Rugby font in the wild – part 8

Among other things that have backed up here – three different sightings of Rugby font from expert spotter Chris Richardson.

A Lee Hazlewood Australian 7″ EP from 1970.

Rugby hazlewood

The Holy Modal Rounders’ Last Round album from 1978.

Rugby holymodal

Shocking Blue’s “Mighty Joe” 7″ from 1969.

Rugby shockingblue mightyjoe

And while Other Music in NYC may have closed, Left Of The Dial Records in Santa Ana happily flies the typography of psychedelia.

Rugby leftofthedial

Previous Rugby font sightings.

Eastbound to Austin

This post unofficially brought to you by the mocha shake at Bentley’s Coffee in Tucson. So very happy that after the demise of Greasey Tony’s and P.D.Q. Records, that the drink (and Bentley’s!) is still around even after twenty years.

Sign Tree

Rice, CA Modernism

The Inevitable Answer Awaits You

Approaching Prada Marfa late at night when there is only moonlight is absurdly spooky, especially after driving past the giant border surveilance balloon that looms just off of US-90.

Prada, Marfa

Prada, Marfa

Old Mobil oil sign?

I barely touched the radio dial this trip – the soundtrack was almost exclusively accumulated music and podcasts via iPhone I hadn’t yet caught up on. I just naturally assumed that outside of Marfa Public Radio, West Texas was going to be a broadcast wasteland. I gave in around Sonora and turned the radio on expecting the worst, but the first station that came up was playing Jeannie C. Riley’s “Harper Valley P.T.A.” Great song. Had a moment…

Chauncey Hare


Hidden off to the side at MOCA’s mammoth Under The Big Black Sun: California Art 1974-1981 exhibition were some photos from Chauncey Hare. I’d never run across his name before, but his work (mostly post-hippie, pre-yuppie California corporate anonymous) was compelling enough for me to try to dig up some information (and write this blog post). His bio is frustratingly short

Chauncey Hare does not define himself as a photographer, but instead an engineer, a family therapist and, above all, a protester. Funded by three Guggenheim Fellowships and three National Endowment Fellowships, he spent only a short period of his life making photographs. Frustrated by the photo art world, he photographed only intermittently to 1985, when he stopped making photographs altogether. In 2000, distrusting art museums, Hare donated all of his photographs and negatives to the Bancroft Library of the University of California in Berkeley. He has an engineering degree from Columbia University, an MFA from the San Francisco Art Institute, a Masters Degree in Organization Development from Pepperdine University, and a Masters Degree in Clinical Psychology from Sierra University. He and his wife Judith Wyatt are co-authors of the denial-breaking clinical handbook Work Abuse: How to Recognize and Survive It (1997). As a licensed family therapist Hare now helps working people – in person, on the phone, and on the internet – minimize the abuse they suffer as workers in their corporate and government jobs.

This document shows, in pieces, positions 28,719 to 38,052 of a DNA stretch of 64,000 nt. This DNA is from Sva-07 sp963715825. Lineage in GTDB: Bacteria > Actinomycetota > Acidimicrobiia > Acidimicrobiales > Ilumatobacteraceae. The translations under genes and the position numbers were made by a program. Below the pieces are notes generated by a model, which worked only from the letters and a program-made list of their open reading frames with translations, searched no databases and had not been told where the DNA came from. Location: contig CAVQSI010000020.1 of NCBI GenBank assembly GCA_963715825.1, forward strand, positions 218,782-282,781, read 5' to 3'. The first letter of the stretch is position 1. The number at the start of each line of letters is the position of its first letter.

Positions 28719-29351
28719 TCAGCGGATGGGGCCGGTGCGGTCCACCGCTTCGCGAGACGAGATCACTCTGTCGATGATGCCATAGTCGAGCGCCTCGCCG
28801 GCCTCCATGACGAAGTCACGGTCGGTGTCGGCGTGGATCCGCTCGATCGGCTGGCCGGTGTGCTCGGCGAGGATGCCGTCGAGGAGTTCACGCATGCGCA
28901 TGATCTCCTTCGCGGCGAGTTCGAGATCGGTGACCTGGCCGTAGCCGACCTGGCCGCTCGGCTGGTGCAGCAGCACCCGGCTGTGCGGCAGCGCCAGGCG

Amazon lists three books with enough poisonous reviews to bump them up on the “must track down” list.

Plane Crash Art

Quoting from the Pacific Standard Time description

In this outdoor spectacle, Richard Jackson will fly and crash a remote-controlled, ultra-lightweight, battery powered, model military jet plane with a 15-foot wing span, and filled with paint, into a 20-foot canvas wall that reads “accidents in abstract painting.” On January 22, 2012, at 4:00 p.m. Jackson’s plane will take off and circle the field directly south of the Rose Bowl in Pasadena for approximately 30 minutes. The climax will occur when the plane is aimed toward and flown into the canvas wall; the plane, made of balsa wood, will splinter on impact. Its contents—brightly colored paint—will splash onto, and then drip slowly down the canvas, making an “accidental” painting.

Following Jackson’s spectacle, video footage and photographic documentation will be shown with the wall and the plane debris, along with other work, at the Armory Center for the Arts in an exhibition entitled Richard Jackson: Accidents in Abstract Painting, the Armory, on display from February through May 2012.

Here’s how it went down:

The Pasadena Star News talks with artist Jackson.